[Volatile compounds from extracts of figs of Ficus carica., Gibernau, M., Buser, H.R., Frey, J.E., Hossaert-McKey, M., Phytochemistry, 46(2), 1997, 241-244]
[Are olfactory signals sufficient to attract fig pollinators?., Gibernau, M., Hossaert-McKey, M., Frey, J., Kjellberg, F., Ecoscience, 5(3), 1998, 306-311]
Figs which are intended for drying are harvested when fully ripe, when the water content of the fruit on the tree has already dropped (by 30-50%). Water content of ripe figs is lowered on drying to 33-18%, sugar content rises to 60%.
„… the volatile compound profiles of two characteristic Portuguese white varieties (“Pingo de Mel” and “Branca Tradicional”) was determined by HS-SPME and GC/FID. Leaves, pulps and peels, submitted to freezing and lyophilisation treatments, were analysed… The two varieties presented a similar profile composed of eight volatile compounds: acetaldehyde, ethyl acetate, methanol, ethanol, hexanal, limonene, (E)-2-hexenal and octanal. The total volatile content was different among the vegetal materials, following the order leaves > peels > pulps. Methanol and ethanol are the major compounds in all samples.“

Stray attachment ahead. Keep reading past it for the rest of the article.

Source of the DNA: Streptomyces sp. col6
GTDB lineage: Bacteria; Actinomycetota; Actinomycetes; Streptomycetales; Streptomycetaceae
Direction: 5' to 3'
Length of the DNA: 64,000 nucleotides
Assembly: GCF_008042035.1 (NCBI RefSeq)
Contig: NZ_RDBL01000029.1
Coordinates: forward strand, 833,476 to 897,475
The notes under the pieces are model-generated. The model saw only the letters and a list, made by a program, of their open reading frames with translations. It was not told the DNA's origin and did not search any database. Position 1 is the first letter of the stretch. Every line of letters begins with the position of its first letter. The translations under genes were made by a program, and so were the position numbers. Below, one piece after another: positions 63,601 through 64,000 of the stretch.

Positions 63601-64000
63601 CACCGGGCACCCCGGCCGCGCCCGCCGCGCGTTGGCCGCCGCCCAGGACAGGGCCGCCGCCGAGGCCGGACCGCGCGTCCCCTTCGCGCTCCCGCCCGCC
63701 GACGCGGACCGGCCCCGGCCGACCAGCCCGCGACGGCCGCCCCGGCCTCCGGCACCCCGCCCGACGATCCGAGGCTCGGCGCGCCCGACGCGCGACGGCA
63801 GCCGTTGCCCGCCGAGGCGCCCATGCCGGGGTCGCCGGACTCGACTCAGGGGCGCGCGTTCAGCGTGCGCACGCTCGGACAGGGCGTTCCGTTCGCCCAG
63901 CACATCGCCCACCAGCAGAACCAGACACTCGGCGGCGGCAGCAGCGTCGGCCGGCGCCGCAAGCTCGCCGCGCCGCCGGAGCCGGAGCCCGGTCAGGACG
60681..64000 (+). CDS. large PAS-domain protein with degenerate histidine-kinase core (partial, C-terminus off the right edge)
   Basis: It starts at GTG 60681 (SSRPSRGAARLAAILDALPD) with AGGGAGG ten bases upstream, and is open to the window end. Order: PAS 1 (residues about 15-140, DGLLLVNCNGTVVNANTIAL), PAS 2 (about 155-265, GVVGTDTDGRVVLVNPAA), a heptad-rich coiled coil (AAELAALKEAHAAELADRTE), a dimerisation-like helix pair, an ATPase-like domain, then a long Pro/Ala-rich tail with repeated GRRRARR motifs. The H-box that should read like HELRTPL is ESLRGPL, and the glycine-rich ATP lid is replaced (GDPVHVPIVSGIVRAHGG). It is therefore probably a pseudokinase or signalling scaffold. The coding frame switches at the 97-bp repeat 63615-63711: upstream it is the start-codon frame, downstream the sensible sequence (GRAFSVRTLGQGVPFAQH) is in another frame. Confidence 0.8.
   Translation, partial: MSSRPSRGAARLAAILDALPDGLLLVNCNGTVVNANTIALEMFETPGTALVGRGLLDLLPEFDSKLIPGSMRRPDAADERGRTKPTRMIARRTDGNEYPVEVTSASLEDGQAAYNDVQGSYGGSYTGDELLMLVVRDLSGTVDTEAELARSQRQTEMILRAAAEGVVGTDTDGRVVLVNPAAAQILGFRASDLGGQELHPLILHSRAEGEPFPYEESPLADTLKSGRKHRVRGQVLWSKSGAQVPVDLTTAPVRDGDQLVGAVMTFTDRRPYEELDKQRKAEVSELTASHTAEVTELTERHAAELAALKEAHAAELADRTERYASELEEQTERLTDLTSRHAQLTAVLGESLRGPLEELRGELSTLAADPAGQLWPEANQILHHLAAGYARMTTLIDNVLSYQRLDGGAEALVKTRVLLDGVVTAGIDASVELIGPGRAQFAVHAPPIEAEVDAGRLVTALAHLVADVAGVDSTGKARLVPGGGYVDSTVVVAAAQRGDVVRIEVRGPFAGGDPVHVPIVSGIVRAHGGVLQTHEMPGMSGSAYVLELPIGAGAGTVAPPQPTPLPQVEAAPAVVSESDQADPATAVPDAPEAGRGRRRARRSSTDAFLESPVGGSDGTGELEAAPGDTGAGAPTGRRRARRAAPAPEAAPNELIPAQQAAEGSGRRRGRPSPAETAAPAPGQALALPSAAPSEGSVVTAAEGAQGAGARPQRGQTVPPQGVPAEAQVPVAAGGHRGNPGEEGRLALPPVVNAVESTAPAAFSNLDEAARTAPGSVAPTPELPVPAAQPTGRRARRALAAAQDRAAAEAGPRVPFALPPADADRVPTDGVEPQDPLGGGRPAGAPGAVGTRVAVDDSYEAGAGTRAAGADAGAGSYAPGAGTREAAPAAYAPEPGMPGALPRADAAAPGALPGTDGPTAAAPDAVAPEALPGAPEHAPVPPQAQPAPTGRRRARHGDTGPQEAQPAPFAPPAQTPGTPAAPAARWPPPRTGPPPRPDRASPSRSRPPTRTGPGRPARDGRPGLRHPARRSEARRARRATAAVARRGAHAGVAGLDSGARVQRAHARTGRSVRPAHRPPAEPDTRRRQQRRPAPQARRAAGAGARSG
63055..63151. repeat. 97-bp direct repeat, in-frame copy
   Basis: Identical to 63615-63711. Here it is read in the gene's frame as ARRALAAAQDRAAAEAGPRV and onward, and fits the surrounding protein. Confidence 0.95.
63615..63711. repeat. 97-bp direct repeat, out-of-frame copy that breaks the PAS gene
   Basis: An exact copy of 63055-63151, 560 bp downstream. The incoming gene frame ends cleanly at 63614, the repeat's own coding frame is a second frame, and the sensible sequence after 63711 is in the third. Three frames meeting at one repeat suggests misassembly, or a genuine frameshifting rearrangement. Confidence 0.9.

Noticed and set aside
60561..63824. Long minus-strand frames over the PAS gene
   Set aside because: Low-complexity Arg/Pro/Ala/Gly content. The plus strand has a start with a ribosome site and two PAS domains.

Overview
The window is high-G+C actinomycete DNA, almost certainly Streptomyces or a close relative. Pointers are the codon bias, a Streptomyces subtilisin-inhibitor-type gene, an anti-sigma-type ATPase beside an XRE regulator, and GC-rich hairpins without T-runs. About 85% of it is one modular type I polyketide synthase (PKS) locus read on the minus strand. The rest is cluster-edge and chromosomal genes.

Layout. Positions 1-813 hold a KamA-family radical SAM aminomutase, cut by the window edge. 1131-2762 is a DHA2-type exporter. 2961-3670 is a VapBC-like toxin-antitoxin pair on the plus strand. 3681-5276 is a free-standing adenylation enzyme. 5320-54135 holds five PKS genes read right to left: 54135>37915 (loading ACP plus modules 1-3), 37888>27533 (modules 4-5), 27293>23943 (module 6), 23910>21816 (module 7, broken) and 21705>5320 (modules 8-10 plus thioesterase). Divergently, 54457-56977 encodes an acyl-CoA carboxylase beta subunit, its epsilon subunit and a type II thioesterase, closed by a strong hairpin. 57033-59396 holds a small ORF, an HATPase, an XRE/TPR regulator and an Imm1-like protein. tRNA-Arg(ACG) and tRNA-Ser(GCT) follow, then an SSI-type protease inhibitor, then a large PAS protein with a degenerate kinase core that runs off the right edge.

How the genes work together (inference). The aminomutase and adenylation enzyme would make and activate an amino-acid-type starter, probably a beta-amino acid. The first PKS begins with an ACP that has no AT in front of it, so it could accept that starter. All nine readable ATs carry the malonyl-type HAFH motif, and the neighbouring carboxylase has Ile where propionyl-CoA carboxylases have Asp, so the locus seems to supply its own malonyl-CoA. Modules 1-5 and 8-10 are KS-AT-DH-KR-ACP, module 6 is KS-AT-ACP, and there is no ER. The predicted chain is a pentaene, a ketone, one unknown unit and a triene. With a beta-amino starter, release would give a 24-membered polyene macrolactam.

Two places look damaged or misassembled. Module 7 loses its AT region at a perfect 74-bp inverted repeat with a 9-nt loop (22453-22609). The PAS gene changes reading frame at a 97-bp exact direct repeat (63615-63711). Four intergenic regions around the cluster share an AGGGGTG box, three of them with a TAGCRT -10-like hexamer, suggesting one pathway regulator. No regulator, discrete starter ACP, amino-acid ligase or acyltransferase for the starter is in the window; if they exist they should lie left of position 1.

[Determination of low molecular weight volatiles in Ficus carica using HS-SPME and GC/FID., Oliveira, A.P., Silva, L.R., Andrade, P.B., Valentão, P., Silva, B.M., Pereira, J.A., de Pinho, P.G., Food chemistry, 121(4), 2010, 1289-1295] http://www.sciencedirect.com/science/article/pii/S0308814610001342
Fructose and glucose concentrations of ripe fruits averaged 8.2% and 6.2%, respectively. Sucrose was detected in small amounts (0.14% on average), reaching only 3% of total sugars in some accessions. Brown and purple fig accessions had higher contents than other color groups… „The sugar composition of fig fruit can influence perceived fruit sweetness. Fructose has a higher relative sweetness than glucose (Setser, 1993). Therefore, the perception of sweetness of in fig accessions is likely due to the prevalence of fructose.“